At the start of the year, I put together a list of five poker goals that I wanted to achieve. It took quite a while but, just a couple weeks ago, I finally made some headway towards achieving goal #1 (running two charity poker events), after I organized an event to benefit Kids Kicking Cancer.
The concept of a charity poker event isn’t a new one, of course, with many high-profile ones taking place over the calendar year that numerous professional poker players participate in and support. On a far more local level, I’ve been championing the cause of charity poker for years and have run quite a few fundraiser nights here in Israel. While the glitz and glamour often seen at top-tier charity poker events are missing from the ones I run, the grassroots nature of my events make for real, “feel-good” evenings.
Recapping Past Charity Poker Tournaments
Most of the attendees at my events currently live in Israel, but we originally hail from all corners of the world – from America to Australia, from Europe to South Africa, and beyond. When we’re playing in tournament format, the buy-in is a very affordable $25, with one $25 rebuy allowed. That might not sound like much money to players who traverse the globe and play in events like the APPT, but it’s for a good cause. Anyhow, half of all monies collected are donated to the night’s charity with the other half comprising the prize pool, divvied up among the top 10% of finishers.
The first time I ever ran a charity poker night, back in the mid-2000s, it was a 40-person tournament. I made the fundraiser an annual one, and attendance increased each year over four consecutive years. The highest number of players we ever had in one night was 96, as part of a 12-table tournament. That night, we raised over $2,300. It’s a night I’ll never forget, as we packed a local synagogue’s social hall to its limit.
With more players, however, comes more complicated logistics. Things are complex when you and a bunch of volunteers are trying to run a smoothly flowing event, without the benefit of casino staff or hired professional help. It happened to be that my first child was born right around the time of that banner charity poker event. Life got busy and I wasn’t able to dedicate the time and resources anymore to running tournaments.
Also, I realized that while there was added value to having additional funds raised via increased attendance, the purpose of a charity poker night was similarly fulfilled even with a smaller turnout.
So, I switched to running cash game charity poker events instead.
How I Run Charity Poker Cash Games
It’s a lot easier to run a cash games format, with far fewer logistics to worry about. There’s no need to worry about people arriving on time, as they can quite literally just buy in and start playing right away, as soon as there are enough players to start a new table.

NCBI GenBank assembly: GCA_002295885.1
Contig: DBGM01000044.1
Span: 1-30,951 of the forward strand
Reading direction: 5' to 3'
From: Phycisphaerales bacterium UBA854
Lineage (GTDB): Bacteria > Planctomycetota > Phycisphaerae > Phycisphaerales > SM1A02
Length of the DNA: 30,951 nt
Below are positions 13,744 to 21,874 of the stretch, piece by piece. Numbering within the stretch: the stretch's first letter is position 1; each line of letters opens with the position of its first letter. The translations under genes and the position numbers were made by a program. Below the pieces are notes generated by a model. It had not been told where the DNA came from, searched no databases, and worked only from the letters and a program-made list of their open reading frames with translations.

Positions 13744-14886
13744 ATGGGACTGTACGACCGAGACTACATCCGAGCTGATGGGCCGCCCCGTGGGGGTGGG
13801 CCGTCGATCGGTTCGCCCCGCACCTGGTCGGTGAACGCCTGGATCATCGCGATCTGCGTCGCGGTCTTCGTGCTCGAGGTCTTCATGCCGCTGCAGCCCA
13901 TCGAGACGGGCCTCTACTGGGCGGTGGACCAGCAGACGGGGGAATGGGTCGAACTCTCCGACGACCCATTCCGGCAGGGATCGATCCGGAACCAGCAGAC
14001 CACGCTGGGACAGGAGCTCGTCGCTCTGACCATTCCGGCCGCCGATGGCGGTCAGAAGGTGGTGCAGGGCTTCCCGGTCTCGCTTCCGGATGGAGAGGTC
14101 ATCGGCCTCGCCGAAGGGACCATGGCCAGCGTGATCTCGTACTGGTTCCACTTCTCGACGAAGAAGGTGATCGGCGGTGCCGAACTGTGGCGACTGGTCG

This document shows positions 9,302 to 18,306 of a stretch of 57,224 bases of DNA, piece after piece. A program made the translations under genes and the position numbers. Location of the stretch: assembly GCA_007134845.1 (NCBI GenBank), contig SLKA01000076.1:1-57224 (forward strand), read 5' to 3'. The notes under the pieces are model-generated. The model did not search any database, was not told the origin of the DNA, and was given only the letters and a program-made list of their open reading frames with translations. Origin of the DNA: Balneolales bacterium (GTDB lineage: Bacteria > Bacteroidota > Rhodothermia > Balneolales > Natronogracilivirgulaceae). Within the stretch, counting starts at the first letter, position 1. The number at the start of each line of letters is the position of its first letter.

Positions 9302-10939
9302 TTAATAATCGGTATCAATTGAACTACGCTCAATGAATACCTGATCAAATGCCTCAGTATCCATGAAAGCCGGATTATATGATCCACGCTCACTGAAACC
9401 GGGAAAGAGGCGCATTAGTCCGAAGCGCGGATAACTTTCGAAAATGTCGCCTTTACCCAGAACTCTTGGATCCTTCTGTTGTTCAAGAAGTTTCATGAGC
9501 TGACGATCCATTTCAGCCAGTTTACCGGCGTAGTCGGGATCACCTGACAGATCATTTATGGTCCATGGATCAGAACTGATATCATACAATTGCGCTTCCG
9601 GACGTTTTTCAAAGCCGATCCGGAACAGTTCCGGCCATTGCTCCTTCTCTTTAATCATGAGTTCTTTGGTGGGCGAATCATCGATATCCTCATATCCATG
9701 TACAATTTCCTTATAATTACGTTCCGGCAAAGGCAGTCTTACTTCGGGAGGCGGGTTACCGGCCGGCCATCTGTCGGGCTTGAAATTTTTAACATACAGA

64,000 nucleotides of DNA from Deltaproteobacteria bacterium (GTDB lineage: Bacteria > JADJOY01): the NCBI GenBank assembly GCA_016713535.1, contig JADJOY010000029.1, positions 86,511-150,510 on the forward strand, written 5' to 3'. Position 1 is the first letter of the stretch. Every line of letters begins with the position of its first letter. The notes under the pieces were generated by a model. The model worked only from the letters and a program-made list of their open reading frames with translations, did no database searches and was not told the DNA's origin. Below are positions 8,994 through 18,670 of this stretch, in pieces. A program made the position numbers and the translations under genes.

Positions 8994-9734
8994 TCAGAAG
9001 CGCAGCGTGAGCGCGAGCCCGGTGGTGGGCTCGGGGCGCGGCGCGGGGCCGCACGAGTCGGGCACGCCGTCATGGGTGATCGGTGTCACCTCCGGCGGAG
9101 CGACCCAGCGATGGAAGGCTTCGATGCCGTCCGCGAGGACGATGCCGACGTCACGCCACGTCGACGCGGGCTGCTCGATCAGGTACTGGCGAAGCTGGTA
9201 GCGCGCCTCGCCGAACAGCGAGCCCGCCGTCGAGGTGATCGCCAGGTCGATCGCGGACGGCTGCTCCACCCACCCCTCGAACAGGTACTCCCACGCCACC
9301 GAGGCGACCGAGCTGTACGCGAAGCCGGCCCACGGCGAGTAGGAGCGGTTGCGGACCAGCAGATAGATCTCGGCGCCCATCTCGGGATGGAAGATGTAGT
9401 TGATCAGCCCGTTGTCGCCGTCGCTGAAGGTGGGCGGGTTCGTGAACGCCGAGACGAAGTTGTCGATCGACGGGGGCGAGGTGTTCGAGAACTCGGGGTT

As for the charity component, it’s quite simple – we take a 10% rake of each pot, up to $1. With each table playing for stakes of $0.25/$0.50, and averaging approximately 25 hands per hour, the money just keeps adding up for the charity with each passing hour of play.
This time around, my Dad was kind enough to let us use his office space. While we were prepared for a maximum of 32 players, a very respectable 22 showed up. At most, we had three tables running simultaneously and play lasted for a total of 6.5 hours from when the first hand was dealt.
This was also the first time I got to use my Portable Poker Party Mat at a charity poker event; you can see it in use in many of the pictures here. My buddies loved it, so I want to thank George, from BBO Poker Tables, for sending it over to me – much appreciated!
All in all, we raised just over $500; not a huge sum, by any means, but a sum we all felt proud to contribute to.
What Made This One Special?
As mentioned, the charitable cause was one near and dear to me, Kids Kicking Cancer. I’ve been raising money for them for almost two years now with other initiatives.
Usually, I speak about the night’s charity prior to the start of each event, but this night was different. The founder of the charity, Rabbi Elimelech Goldberg, happened to be visiting Israel. He made the special effort to come and speak to us all about the amazing work he does.
Those few minutes where we stopped the poker play to listen to him speak were incredibly special. It reminded us that while we were playing to have fun and win money, we were all serving a “higher purpose”, as it were.
Here’s hoping I’ll get to run a second charity poker event before the end of the year and thus be able to mark Goal #1 as “achieved”,
P.S. Thank you very much to my friend, and longtime Cardplayer Lifestyle supporter, Moshe Friedline for taking some excellent pictures that really captured the spirit and excitement of the evening.